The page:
6. Not choosing the right component parts
Sometimes it’s about letting our creative side of the brain take over from our practical side. and we chose aesthetics over function. That’s why it’s a great idea to walk through the project with your installer to make sure what you are visualizing will work and that you have the right parts to mak it work.
Sometimes we order 2″ rings from one vendor and a 2″ pole from another vendor and wonder why they won’t fit. This happens more often with finials so get to know your finials! Each finial is unique in dimensions. You need to know the width, height and depth of the finial as it will add to the finished width of your treatment and could affect the bracket projection as well as final hanging heights.Some finials will add more weight than others. Check to make sure you have enough space to use your desired finial and that you have enough space to mount the hardware- think ceiling mounts. Some finials mount over the end of the pole – others mount flush to the end of the pole. You need to know how the finial mounts as it can affect finished widths.
Two more tips- Treatments that will be tied back should always have a concealed tieback holder. Eliminate crushing and create a straight return edge with concealed tieback holders.
Make sure you choose the correct pin for your treatment. There are several different types of pins.- know when to use each type. Pins can be categorized as light duty, regular duty or heavy duty pins. Regular duty pins can be used for sheers, but lined or lined and interlined treatments should use heavy duty pins. Pins also have pointed or round tops. Round tops are used for curtain rods or ctm tracks. Pointed tops are for traverse rods, traversing systems and architectural tracks.
7. Not ordering the right number of pieces.
Especially ordering the correct amount of brackets and rings. First, it’s important to pre plan where you want to place your brackets. Even if you are doing stationery panels; do you want a bracket in the center or do you want to hide the bracket between the 2nd and 3rd ring from the leading edge?
Brackets should be spaced 36” – 40” apart. Every rod needs a bracket at each end and some may need additional bracket(s) in the middle. You will always need additional brackets at splices, bends and angles. Do you have enough brackets for the overall treatment weight? It’s is also helpful to understand Bracket to Bracket Maximum.It is the length of a section of rod between two brackets, sometimes called a “span” to the point where the rod will sag or bow without a center support. Rods increase in rigidity as they increase in diameter. The larger the diameter of the rod; the more hanging weight with less brackets. As an example, a ½” rod’s maximum suggested span is 70”. A 1” rod’s maximum suggested span is 90″.
Do you have enough rings? The number of pleats is not the correct number of rings to order. Don’t forget about the ring for the leading edge. Another thing to keep in mind have you ordered everything you need when working with specialty applications or accessory pieces. I like to order more than I think I need just in case something arrives damaged, or was miscounts, etc.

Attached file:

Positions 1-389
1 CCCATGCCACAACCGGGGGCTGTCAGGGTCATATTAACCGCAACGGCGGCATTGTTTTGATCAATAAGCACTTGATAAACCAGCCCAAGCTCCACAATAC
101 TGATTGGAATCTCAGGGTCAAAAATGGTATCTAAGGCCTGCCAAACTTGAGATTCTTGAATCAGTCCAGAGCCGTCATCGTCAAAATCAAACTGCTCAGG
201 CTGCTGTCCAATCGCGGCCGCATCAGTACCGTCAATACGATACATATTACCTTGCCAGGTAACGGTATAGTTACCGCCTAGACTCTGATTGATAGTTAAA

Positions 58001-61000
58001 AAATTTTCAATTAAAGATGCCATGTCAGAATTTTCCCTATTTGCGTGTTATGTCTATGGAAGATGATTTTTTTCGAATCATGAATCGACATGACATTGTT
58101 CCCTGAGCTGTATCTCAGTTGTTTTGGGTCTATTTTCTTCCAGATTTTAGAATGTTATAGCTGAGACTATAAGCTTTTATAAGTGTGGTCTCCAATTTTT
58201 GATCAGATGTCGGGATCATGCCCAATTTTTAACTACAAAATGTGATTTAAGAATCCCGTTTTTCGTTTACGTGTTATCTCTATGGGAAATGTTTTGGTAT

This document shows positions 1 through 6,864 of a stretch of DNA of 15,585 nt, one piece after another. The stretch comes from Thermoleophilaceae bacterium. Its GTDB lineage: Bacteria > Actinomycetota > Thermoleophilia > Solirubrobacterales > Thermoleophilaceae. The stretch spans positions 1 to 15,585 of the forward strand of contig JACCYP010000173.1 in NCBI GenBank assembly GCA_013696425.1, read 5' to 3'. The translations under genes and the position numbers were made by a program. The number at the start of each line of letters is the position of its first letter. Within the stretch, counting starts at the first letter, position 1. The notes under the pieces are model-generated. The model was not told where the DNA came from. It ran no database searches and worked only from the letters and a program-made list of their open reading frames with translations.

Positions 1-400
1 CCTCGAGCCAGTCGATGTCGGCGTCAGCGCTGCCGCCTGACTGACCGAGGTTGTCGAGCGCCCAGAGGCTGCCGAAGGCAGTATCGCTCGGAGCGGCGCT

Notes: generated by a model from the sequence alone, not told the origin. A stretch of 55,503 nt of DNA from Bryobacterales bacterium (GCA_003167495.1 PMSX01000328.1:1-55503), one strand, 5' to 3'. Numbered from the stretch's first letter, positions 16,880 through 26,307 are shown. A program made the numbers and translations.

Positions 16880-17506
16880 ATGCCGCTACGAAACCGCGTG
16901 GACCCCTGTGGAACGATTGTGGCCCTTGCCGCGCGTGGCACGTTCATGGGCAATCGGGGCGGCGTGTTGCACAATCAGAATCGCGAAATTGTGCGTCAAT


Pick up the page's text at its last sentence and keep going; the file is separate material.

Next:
8. Not getting the returns, clearances and projections correct
Projection is the distance from wall to face of bracket or the center of rod. Rod clearance is the distance from back of rod to the wall. The larger the rod diameter; the smaller the clearance. A 2-1/4” rod with 3-1/2” projection has a rod clearance of 2-1/2”. To complicate matters, deep woodwork or hard treatments appearing unexpectedly at the installation can present problems. Will your chosen bracket work for the needed projection/return? Bottom line is don’t skimp on your clearances. Proper projection and clearance projection allows the layers to clear each other and hang correctly. When deciding how much area you want to cover, you also should make the decision if you will be layering- sometimes the blind is there and you know you will be. A rule of thumb is to add 3″ to your projection every time you add a layer. Think 3” 6” 9” when layering a window. Layers on the same rod will have the same rod face width. DO NOT SKIMP ON ROD FACE/ BOARD FACE OR RETURNS WHEN LAYERING. If an over drapery is on separate rod add 4” minimum to rod face width of your under drapery.
9. Not solving the problem by finding the right solution.
Start swiping visuals, tips or tricks that can serve as memory jogs or sales tools when working with your clients. Would building pockets to house your heavy duty tracks and multiple width draperies work better than valances and traverse rods?
Here’s three ideas to get you started:
1. Have trouble with rings sticking when hand drawn? Try Duralee’s glide tape. This tape provides a slick surface for rings to smoothly ride across the rod. It adheres to wood, metal, iron and plastic and when applied becomes transparent.
2. This solves those installation challenges with those pesky wood brackets we all hate.
3. Use extra traverse rod slides to hook your return pin to wall.
10. Not thinking out of the box.
Whether its a finish, technique or unique look don’t downplay drapery hardware. Play it up!
Think custom color- Orion will color match your fabric swatches, trims or wallpaper swatches.
Marina Goldberg, Klima Design Group, took it up a notch with her out -of -the- box thinking and Orion’s embossed cornices she customized.